Here is:
1) a screenshot of most of the area showing by now from TERRA satellite - roughly the Pacific side of the Arctic; and
2) a movie of the 10-day interval from 2018-07-18 to 28 for a zoomed-in region well into the ice pack but where the concentration isn't all that high - around 180 degrees longitude & latitude 80 degrees North & maybe ~180 km x 130 km (just a guess to give an idea of the scale). The approximate rectangle of the frame is also sketched roughly in the screenshot of 1 - you can use the ice features for 07-28 to compare the screenshot with the gif.

On watching the movie, it is seen that the ice in the movie region has definitely deteriorated over the 10 days. For example, identifiable larger floes seen close to the (180,80) point in the earlier frames appear to have broken up into non-identifiable smaller floes by the 27th and 28th, presumably with some melting and loss of ice surface area.
EDIT: no! On further inspection it appears that probably the largest floe in the movie started right next to the (180,80) point and ended up closer to the top RHS corner. That would be movement of a few tens of kilometers over 10 days, which is not unreasonable.

There is a lot of cloud cover. Perhaps the cloud obscured some of the changes in some regions, only revealing them in the last 3 days - giving the appearance of a more dramatic collapse.

A large part of the effect, at least in this region in the interior of the pack, appears to just be floes moving around, with gaps between adjacent floes opening or closing. With the floes not bound together, dispersion can create significant gaps without any actual melt.

So the change over the 10 day interval may have come from a combination of the above 3 effects.

Will the sun be shining on this region over the next few days and, if so, will it still be warm enough to put down some serious heat into the exposed liquid water and further melt the ice here?

87
Arctic sea ice / Re: The 2018 melting season
« on: July 28, 2018, 06:03:24 AM »
Yes, the deterioration of the ice pack over the past 3 days has been jaw-dropping!

Click to animate...

88
Arctic sea ice / Re: The 2018 melting season
« on: July 27, 2018, 05:17:48 AM »
Wow! In the Bremen ASI false color maps, the ice seems to have taken a pounding for the second day in a row! Just look at that deterioration in the Beaufort Sea and ESS!

I expected a 'bounce back' today, but no. Still expecting one tomorrow. But once areas go green they are usually in a poor state already.

Gif will need a click to start..

89
Arctic sea ice / Re: The 2018 melting season
« on: July 24, 2018, 06:10:40 AM »
Yes, the ice pack shape expected for around the extent minimum is starting to emerge.

Looking ahead by 50 days, Andrew Slater's algorithm is now up to 11 September, and so should be fairly close to the expected minimum. Its predicted extent for that date is 4.61 million square kilometers.

Personally, I would believe that prediction as well as any other as I like the method used and the execution also looks good.

Note that the predicted extent is still above that given about 2 weeks ago, of 4.56 million square kilometers already by 29 August 2018. Presumably that reflects weather during the past 2 weeks that has not been favorable for melting the ice.

90
Arctic sea ice / Re: SMOS
« on: July 21, 2018, 11:13:18 PM »
Agree, Fish, that there are other processes - that you have given - that can cause a lot of bottom melt even when the top of the ice is dry.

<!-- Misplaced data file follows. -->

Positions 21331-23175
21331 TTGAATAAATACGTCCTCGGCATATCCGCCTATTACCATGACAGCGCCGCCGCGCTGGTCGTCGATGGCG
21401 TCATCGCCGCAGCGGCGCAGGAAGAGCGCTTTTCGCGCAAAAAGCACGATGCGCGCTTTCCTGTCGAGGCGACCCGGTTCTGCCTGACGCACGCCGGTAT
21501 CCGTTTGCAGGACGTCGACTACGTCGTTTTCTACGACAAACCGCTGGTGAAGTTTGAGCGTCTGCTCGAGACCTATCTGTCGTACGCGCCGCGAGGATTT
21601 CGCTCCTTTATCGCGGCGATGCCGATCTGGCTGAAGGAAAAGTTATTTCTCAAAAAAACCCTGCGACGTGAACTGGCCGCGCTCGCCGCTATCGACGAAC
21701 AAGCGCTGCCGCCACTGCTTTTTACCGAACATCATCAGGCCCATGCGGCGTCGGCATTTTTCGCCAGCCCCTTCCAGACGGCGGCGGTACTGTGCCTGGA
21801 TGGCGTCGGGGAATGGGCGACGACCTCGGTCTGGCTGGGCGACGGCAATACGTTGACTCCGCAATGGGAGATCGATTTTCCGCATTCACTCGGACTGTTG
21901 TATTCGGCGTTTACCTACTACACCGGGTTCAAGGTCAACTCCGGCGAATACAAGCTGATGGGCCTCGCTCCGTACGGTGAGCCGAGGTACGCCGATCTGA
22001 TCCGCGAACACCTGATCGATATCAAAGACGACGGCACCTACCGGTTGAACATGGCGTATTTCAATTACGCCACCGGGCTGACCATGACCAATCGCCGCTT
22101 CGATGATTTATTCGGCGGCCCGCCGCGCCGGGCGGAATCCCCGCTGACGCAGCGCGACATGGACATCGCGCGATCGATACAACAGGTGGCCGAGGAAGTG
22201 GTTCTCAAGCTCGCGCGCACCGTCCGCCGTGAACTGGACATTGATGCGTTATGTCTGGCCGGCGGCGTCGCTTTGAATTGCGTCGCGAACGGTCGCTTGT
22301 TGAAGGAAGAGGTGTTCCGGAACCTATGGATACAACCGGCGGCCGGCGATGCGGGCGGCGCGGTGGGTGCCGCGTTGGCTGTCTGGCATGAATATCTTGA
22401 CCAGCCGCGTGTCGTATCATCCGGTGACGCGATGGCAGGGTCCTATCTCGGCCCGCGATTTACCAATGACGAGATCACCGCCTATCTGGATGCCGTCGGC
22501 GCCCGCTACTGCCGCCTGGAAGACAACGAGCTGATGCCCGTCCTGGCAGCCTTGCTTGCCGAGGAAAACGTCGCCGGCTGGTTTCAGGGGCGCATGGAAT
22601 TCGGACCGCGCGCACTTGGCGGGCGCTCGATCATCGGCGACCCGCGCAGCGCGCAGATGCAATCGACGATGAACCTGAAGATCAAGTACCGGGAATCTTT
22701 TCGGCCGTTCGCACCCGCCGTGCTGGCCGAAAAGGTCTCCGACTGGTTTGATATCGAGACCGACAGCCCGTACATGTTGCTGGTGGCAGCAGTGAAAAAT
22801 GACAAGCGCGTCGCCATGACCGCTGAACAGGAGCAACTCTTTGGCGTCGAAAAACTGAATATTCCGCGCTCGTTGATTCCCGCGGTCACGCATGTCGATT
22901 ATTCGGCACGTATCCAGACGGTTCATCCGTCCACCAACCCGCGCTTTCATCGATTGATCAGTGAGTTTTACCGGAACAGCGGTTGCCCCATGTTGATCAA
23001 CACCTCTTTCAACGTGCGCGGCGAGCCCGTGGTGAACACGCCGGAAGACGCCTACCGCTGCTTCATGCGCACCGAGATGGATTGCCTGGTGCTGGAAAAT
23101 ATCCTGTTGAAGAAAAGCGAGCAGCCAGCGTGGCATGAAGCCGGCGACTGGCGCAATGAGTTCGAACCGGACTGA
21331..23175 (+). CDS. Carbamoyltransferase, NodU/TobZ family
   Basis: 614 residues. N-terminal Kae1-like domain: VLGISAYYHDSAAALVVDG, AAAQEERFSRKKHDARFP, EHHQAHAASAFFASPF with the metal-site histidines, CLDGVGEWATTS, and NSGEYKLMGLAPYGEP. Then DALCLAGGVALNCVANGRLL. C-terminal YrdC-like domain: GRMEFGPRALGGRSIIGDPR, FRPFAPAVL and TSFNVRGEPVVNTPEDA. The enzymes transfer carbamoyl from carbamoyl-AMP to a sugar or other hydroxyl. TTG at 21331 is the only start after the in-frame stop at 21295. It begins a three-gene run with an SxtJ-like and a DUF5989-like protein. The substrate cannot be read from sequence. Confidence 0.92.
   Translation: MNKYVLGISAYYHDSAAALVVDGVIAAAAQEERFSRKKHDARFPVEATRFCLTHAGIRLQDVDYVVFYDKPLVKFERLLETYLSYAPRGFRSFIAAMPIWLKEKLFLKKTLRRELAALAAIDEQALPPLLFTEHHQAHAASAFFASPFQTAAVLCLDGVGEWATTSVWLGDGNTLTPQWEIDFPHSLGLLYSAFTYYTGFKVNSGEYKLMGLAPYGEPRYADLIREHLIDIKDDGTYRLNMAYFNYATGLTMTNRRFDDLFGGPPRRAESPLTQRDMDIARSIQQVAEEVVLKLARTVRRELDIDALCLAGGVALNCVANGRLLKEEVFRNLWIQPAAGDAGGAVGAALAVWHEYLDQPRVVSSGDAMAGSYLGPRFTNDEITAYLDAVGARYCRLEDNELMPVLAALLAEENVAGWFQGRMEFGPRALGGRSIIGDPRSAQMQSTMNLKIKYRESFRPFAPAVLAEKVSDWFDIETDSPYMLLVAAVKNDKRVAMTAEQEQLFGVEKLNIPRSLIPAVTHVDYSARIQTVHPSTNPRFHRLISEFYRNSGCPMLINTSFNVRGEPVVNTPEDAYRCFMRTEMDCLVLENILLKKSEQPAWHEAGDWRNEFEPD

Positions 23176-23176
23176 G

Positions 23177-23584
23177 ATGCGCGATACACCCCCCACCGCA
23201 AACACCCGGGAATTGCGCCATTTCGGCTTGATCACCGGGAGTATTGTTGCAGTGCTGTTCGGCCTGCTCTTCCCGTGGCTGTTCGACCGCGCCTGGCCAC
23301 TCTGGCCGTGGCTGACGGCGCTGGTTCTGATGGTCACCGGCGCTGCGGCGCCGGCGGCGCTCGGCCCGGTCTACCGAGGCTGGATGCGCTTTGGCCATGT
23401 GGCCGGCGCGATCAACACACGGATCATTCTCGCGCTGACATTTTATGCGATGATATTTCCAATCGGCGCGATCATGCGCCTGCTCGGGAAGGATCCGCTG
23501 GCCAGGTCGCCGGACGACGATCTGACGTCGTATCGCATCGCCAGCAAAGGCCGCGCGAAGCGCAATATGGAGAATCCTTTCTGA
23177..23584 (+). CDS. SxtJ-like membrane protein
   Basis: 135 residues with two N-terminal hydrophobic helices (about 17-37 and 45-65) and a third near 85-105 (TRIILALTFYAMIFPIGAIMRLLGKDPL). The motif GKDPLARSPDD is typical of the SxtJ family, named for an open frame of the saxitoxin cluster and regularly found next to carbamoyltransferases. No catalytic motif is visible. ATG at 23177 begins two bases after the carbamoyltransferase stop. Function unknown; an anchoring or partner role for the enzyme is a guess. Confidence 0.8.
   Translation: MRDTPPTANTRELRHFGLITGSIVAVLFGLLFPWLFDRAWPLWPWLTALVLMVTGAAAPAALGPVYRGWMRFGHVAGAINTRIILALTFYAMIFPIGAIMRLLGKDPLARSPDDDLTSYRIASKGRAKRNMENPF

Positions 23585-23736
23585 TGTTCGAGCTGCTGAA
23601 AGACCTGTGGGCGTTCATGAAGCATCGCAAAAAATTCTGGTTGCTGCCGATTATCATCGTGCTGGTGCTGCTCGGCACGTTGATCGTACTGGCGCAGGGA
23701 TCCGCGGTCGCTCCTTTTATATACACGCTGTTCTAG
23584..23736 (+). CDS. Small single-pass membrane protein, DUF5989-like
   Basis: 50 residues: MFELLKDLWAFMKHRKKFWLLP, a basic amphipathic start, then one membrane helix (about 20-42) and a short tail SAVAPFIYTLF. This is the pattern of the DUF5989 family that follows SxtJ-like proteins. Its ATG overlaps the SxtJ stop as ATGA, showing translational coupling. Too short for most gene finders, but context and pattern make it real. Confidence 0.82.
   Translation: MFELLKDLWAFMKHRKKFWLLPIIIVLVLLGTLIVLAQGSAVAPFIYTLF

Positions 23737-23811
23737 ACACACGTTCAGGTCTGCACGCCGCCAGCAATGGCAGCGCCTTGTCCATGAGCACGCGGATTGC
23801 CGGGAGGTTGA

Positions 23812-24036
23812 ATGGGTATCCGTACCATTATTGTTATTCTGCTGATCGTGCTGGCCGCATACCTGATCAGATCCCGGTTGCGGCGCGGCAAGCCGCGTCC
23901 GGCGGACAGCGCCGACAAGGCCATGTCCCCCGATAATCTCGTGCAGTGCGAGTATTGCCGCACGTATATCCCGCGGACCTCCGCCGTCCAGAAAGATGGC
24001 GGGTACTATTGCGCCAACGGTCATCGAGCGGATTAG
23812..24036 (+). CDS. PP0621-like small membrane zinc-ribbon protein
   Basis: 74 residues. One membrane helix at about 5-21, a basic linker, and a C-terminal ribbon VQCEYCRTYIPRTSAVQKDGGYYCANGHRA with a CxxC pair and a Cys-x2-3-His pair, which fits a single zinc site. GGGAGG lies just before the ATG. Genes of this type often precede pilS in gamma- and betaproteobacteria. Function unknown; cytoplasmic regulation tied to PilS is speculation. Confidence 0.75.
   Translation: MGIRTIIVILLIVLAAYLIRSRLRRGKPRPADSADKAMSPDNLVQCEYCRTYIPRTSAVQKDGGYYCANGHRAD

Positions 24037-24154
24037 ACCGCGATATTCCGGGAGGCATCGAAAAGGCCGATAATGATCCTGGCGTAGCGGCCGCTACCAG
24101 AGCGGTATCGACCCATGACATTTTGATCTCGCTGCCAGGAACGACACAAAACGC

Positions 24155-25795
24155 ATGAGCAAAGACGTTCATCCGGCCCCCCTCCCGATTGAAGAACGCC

The above discussion relates specifically to heat conduction down through the ice when the top is heated by warm winds.

Parenthetically, there are also a couple of other issues that work against lots of heat transfer by that mechanism: air can carry only very little heat per unit volume - orders of magnitude less than water, and the thermal coupling to the ice will usually be poor. (Water vapour in the air helps though.)

91
Arctic sea ice / Re: SMOS
« on: July 21, 2018, 02:49:20 PM »
This magical bottom-only melt arises because "Ice conducts heat better than water", and so it will conduct the atmospheric energy through to the water under the ice, allowing the ice to melt from the bottom, but not the top.  This is drivel.  Heat cannot of itself pass from one body to a hotter body. i.e. if the ice is conducting heat downwards, then the top of the ice is hotter than the bottom, so the top will melt first.

Commenting in this discussion, this is my understanding of the situation.

Hyperion is technically correct - this situation is possible under some circumstances.

The quote above is correct that the top will be 'hotter' than the bottom, because that is where the heat is coming from.

However, it is incorrect in claiming that means the top will always melt first. The reason is the presence of salt at the bottom, but not at the top, which lowers the melting point at the bottom.

E.g the top will melt at 0 degrees C if there's no salt, but the bottom may melt at -1.8 degrees C at a reasonable salinity for sea water.

So the situation of bottom melt in Arctic sea ice with heat carried from a dry top is theoretically possible.

In practice, on the other hand, I suspect that such a scenario is presumably unlikely to make a big contribution to the overall melt.

The reason is that the thermal conductivity of ice is not all that good: it's around 2.2 W/(mK). So there is going to be a non-negligible temperature gradient in order to carry a non-negligible flow of heat down through the ice.

Consider this scenario, chosen to be a type of threshold case:
1 meter thick ice
0 degrees at the top
-1.8 degrees at the bottom
With both top and bottom at the threshold temperature for melting.

Linearizing for simplicity, the thermal gradient is 1.8 degrees/meter.

This implies a heat flow of ~2.2 W/(m.K) x 1.8 K/m = 4 W/m^2

The heat of melting of ice is 334 kJ/kg (same reference as above).

So rate of melting is ~4 J/(s.m^2) x / (334,000 J/kg x 900 kg/m^3) ~ 1.3e-8 m/s
(presuming a density of 900 J/kg)

A month is ~pi x 10^7s / 12 (using a useful mnemonic for approximate number of seconds in a year)

So that rate of melting would be 1.3e-8 m/s x pi x 10^7 / 12 ~ 3.5e-2 m/month = 3.5 cm/month.